Commonwealth: Top 5 fun facts about lawn bowling as Kenya targets glory
The Birmingham Commonwealth games are up and running for team Kenya more so its interesting squad of lawn bowlers.
Represented by 4 Kenyans, the talented squad led by team manager Mumo Musembi is aiming high this time, apparently towards qualifying for the knockout stages.
But before we dwell on the amazing team, let's dive into interesting facts about the sport itself.
Lawn bowling originated from Egypt
Many avid enthusiasts and historians of the centuries old game believe it was first played in ancient Egypt.
For the ancient Egyptians, one of their favorite pastimes was to play skittles with round stones that have quite distinct figure to the modern day lawn bowling balls. Artefacts of this game were found in tombs dating 5,000 B.C.
First recorded game was in Australia
The first complete game to be tallied and recorded was in Australia way back in 1845.
At a place known as the Beach Tavern at Sandy Bay in Tasmania, The Hobart Town Courier and Van Diemen’s Land Gazette reported the first game.
The blind can also play lawn bowls
Not all games can be accommodated to our physically challenged sportswomen and men but for lawn bowling, anything is practically possible.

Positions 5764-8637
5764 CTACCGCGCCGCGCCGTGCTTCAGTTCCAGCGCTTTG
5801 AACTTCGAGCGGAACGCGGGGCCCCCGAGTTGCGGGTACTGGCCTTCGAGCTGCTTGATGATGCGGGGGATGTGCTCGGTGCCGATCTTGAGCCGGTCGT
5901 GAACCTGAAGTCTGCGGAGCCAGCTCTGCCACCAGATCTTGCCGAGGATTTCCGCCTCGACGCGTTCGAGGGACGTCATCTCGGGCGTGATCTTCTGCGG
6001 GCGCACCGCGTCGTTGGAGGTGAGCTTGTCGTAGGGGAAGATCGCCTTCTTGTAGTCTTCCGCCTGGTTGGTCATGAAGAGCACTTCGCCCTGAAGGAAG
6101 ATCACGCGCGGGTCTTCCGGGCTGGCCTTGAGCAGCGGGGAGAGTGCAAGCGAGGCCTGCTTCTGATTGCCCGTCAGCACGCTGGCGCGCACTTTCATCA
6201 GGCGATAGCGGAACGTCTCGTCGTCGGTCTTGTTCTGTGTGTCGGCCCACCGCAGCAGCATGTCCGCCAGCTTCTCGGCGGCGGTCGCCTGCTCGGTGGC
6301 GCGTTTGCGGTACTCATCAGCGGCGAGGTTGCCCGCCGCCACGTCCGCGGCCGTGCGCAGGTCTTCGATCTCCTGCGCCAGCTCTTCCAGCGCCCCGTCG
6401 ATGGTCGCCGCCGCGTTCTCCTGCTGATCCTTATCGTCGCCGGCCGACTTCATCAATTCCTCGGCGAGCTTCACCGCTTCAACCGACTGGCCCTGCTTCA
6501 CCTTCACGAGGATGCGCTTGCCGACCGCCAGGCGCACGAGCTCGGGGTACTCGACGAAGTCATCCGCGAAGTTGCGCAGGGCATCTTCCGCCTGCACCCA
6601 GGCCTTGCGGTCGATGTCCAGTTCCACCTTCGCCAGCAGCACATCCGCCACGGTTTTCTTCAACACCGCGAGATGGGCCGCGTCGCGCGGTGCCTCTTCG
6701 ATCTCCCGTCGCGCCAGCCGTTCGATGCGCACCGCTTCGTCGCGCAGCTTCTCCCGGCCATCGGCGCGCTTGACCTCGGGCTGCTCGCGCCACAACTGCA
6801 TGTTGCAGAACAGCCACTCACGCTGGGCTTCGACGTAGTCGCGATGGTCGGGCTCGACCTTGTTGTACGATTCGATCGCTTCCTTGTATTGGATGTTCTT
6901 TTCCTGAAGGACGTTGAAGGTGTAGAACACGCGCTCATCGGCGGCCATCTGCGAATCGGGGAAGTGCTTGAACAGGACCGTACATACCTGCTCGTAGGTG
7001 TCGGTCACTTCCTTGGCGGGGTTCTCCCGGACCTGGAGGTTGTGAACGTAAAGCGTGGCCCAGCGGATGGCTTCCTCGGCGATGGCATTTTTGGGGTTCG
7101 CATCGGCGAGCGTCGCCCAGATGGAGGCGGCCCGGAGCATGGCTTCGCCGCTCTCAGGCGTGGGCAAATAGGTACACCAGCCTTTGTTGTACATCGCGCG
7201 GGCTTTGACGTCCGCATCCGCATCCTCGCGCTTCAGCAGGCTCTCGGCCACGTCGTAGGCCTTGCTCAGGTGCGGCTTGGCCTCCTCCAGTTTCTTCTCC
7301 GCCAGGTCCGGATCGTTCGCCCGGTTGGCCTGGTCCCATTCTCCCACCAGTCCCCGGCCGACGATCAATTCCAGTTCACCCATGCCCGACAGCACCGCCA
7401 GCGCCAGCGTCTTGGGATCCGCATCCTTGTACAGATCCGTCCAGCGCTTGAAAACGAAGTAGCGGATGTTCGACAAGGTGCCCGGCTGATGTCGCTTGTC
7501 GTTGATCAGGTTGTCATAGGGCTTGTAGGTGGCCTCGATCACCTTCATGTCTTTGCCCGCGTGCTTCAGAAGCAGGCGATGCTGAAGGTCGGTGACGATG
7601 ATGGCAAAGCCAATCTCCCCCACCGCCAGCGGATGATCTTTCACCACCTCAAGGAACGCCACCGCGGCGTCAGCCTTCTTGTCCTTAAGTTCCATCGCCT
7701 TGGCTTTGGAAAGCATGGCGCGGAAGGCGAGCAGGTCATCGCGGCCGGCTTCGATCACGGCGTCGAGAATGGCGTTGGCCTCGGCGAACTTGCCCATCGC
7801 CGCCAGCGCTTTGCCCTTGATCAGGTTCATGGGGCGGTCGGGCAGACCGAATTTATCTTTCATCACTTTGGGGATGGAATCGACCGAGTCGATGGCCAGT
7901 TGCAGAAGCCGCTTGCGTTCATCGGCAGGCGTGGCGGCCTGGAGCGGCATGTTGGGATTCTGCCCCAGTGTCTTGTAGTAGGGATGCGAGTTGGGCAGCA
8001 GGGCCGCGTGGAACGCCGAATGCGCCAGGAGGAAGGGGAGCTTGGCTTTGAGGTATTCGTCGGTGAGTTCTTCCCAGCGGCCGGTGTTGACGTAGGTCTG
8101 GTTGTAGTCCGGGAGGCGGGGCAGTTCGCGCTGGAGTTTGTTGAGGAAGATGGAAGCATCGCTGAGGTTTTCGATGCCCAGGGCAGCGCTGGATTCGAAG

Modified version of bowls can be played by people who are blind, and many blind bowlers are extremely skilful. A string is run out down the centre of the lane and wherever the jack lands it is moved across to the string and the length is called out by a sighted marker.
When the bowls are rolled, their distance from and position in relation to the jack is also called out. This allows the bowler to adjust their aim and the force of their throw.
Disability lawn bowls events were also introduced in the Commonwealth Games in Manchester in 2002.
Lawn bowling is for all ages
As misunderstood before, lawn bowling isn't for senior athletes but also youthful competition can be experienced from younger players.
The youngest player to play lawn bowls at the Commonwealth Games was Jamie-Lea Winch (England) aged 19.
Lawn bowls can last for years
Lawn bowls, if cared for correctly, can last a staggering 20-30 years – if not longer. Subsequently the lawn bowls can be put through a process called “stamping”, which is a series of tests and repairs just to preserve it more efficiently. You can see when a bowl was last “stamped” by looking at the markings on the bowl.
With this interesting insight, Cephas Kimwaki and Eunice Mbugua are among the selected players who are prime and ready for the competition. For lawn bowling, Kenyans have been competing since 1998 and a recent win over South Africa has made their dreams more valid.